Look closely at this picture of Paul Ryan “washing pots and pans” at a soup kitchen. See how clean that apron is? See that huge crease down the front?
A crease like that probably means it was just removed from its’ packaging, brand new and ready for the cameras! The entire scene looks staged, because it is staged. I don’t see a bunch of dirty dishes. Do you?
Paul Ryan’s photo op was exposed for what it was, political pandering and staging-to-the-cameras for the sake of influencing voters. In other words – a photo-op.
With photo-ops, it matters not two whits that it’s all fake. What counts is the effect of the visual portraying him as a hardworking guy helping out the unfortunate.
No doubt research has shown the political operatives running the campaign that Ryan has an image problem with this issue. Their solution is to counteract the unpopular reality of the candidate’s position with a staged photograph designed to deceive. That’s politics in America!
Don’t for one second think Paul Ryan is alone in pulling this sort of stunt. They all do it. Granted, this is particularly ironic since he is an Ayn Rand worshiper and probably disdains anyone forced to rely on a soup kitchen , but rest assured that politics today is dominated by a circus-like, dog and pony show atmosphere.
A DYSFUNCTIONAL MARRIAGE
Politicians need the news media and the news media needs politics.
Politicians have to persuade voters with their message and the news media has lots of time to fill.
This mutual need has created what I’d call a dysfunctional love-hate relationship that’s plagued with manipulation and control issues.
The stakes are enormous. No wonder one of the main goals of any campaign is to dominate the airwaves with a positive spin of their message.
A LITTLE SWEAT ON THE BROW MARKS A LOSER
In 1960, the world of politics was forever altered when the very first televised debate between Richard Nixon and John F. Kennedy was beamed out over the airwaves.
Nixon was the experienced, two-term VP. Kennedy was a relative newcomer. Going into the debate, most observers felt Nixon was more qualified.
The Nixon/Kennedy debates proved very telling of the incredible power of television.
People who heard it on the radio tended to say Nixon won. Those who saw it on TV thought Kennedy won.
The verbal and audio content was the same on both mediums, of course. The difference was on the radio, no one could see that Richard Nixon was a homely man who was sweating profusely because he was just getting over a serious infection. On the radio, no one could see that JFK was exceptionally handsome and not sweating.
Nixon refused to apply make-up for the debate. Kennedy did not mind. So Nixon looked pale under the lights and his 5 o:clock shadow was pronounced. Kennedy had a deep tan which helped him look exceptionally handsome.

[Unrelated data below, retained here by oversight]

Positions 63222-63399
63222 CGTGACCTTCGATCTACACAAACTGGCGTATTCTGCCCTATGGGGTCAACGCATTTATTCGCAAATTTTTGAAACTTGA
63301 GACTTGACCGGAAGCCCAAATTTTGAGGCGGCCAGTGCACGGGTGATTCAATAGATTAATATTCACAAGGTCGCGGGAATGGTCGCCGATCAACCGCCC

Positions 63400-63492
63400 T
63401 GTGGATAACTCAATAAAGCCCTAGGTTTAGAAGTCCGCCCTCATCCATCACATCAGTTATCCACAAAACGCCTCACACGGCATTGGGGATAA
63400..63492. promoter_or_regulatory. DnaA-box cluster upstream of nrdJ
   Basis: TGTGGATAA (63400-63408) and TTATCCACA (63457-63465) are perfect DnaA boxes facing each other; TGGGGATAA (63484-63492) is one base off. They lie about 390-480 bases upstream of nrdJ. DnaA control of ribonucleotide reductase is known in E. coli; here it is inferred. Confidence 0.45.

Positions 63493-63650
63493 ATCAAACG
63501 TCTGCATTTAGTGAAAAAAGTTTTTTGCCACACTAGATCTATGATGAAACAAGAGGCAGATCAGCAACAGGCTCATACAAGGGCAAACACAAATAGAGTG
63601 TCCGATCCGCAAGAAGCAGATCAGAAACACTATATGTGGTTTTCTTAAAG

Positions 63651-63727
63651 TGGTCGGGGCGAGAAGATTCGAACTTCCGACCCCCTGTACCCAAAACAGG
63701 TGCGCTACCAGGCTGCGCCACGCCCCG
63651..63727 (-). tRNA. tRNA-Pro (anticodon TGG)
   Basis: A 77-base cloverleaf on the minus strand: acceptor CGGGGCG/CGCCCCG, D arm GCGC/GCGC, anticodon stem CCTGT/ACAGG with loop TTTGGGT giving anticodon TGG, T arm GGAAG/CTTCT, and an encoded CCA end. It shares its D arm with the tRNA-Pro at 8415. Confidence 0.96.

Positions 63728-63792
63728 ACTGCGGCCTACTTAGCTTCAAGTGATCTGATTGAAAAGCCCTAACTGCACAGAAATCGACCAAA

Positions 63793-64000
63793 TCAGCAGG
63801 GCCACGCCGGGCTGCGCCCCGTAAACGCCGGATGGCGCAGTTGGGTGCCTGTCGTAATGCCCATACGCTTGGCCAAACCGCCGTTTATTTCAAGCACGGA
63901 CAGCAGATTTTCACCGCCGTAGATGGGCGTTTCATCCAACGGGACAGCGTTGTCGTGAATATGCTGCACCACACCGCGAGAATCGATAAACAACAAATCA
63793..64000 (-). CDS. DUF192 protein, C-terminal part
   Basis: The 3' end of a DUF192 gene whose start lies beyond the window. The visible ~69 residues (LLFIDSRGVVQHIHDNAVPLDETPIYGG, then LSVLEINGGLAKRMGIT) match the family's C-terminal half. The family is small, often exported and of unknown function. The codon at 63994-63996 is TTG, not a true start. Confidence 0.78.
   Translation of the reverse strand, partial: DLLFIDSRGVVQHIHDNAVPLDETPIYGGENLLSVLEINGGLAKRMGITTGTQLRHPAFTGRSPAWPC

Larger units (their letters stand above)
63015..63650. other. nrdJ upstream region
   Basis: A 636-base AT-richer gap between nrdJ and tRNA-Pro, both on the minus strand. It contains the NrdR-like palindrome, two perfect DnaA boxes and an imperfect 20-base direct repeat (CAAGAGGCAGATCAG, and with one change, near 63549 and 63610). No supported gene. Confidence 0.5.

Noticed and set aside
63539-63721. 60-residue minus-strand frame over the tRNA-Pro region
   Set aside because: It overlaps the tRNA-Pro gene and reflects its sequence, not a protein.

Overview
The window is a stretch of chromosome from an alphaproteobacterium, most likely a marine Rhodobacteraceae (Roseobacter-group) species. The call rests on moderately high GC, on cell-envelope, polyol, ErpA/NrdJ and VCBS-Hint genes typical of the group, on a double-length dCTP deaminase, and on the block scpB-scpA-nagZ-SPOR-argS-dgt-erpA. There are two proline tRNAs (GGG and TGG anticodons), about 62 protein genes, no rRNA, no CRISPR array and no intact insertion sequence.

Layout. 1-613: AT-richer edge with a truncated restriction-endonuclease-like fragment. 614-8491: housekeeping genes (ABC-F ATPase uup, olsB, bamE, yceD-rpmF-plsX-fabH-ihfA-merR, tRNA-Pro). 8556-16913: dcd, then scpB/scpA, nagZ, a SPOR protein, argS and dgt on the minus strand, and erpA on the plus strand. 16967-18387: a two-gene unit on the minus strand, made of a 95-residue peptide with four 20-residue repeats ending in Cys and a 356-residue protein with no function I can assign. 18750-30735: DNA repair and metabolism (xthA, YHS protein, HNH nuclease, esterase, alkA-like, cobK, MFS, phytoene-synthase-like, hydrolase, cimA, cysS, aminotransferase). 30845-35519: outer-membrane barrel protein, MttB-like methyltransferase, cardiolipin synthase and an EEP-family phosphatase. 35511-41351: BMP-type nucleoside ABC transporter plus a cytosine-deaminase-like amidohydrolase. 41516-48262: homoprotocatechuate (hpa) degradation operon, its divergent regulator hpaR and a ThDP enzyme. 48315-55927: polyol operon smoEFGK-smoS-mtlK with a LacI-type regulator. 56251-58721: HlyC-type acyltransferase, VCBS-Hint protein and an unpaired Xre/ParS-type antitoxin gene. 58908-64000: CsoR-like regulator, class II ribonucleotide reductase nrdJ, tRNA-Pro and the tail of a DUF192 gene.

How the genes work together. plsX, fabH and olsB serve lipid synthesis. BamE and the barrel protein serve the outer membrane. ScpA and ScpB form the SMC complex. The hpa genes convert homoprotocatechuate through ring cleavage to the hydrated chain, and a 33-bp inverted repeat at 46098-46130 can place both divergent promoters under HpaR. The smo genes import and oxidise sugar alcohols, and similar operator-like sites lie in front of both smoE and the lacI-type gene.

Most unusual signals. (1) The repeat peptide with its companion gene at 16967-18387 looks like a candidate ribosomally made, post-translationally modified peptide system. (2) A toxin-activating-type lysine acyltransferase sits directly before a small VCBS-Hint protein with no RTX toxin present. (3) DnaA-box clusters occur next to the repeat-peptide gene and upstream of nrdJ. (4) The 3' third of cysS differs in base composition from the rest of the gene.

Nixon kept looking at the men asking questions. Kennedy stared straight into the camera as he spoke. Viewers perceived Kennedy was speaking directly to them, and Nixon wasn’t.
All those superficial differences added up to a big difference in the viewers’ perceptions.
Just think, a little make-up and sweat on the brow influenced the outcome of the presidential race.
If you watch the video, I think you’ll be amazed at how subtle the differences were. But when Kennedy pulled ahead of Nixon and won, political handlers everywhere realized that a good showing on TV meant the difference between winning and losing.
From that moment on, the goal became to create a show that would look good on TV.
Over the years, campaign staging has grown to enormous proportions. If simple things like make-up and sweat were going to sway voters, then by golly, what could a billion dollar staging effort do?
SMILE FOR THE CAMERA!
Campaigns today devote much of their time, energy and money to staging a good show for the TV cameras. What’s in the background of a shot when the candidate speaks is seen as vitally important. It’s not left up to chance. The backgrounds are carefully crafted and locations are accepted or declined because of background opportunities.
“Photo-op” is the term given for a staged event where the media is allowed to take pictures. Do it right and your candidate is a hero. Do it wrong and your candidate is a chump.
Case in point is the image of Democrat Michael Dukakis in a tank during his 1988 presidential run. The photo was staged to counter the Republican’s charge that Dukakis was soft on defense. It backfired badly and people make fun of it to this day.
The trick is to stage it so it does not really look like its staged. The Dukakis photo op looked staged and people easily saw through it. Perhaps if they’d flown him to a combat zone it would have worked better.
Problem is, if political operatives stage it well enough so that it does not looked staged, then they’ve really pulled a fast one on voters. This is their goal. It happens every day of an active political campaign.
FOX NEWS IS BORN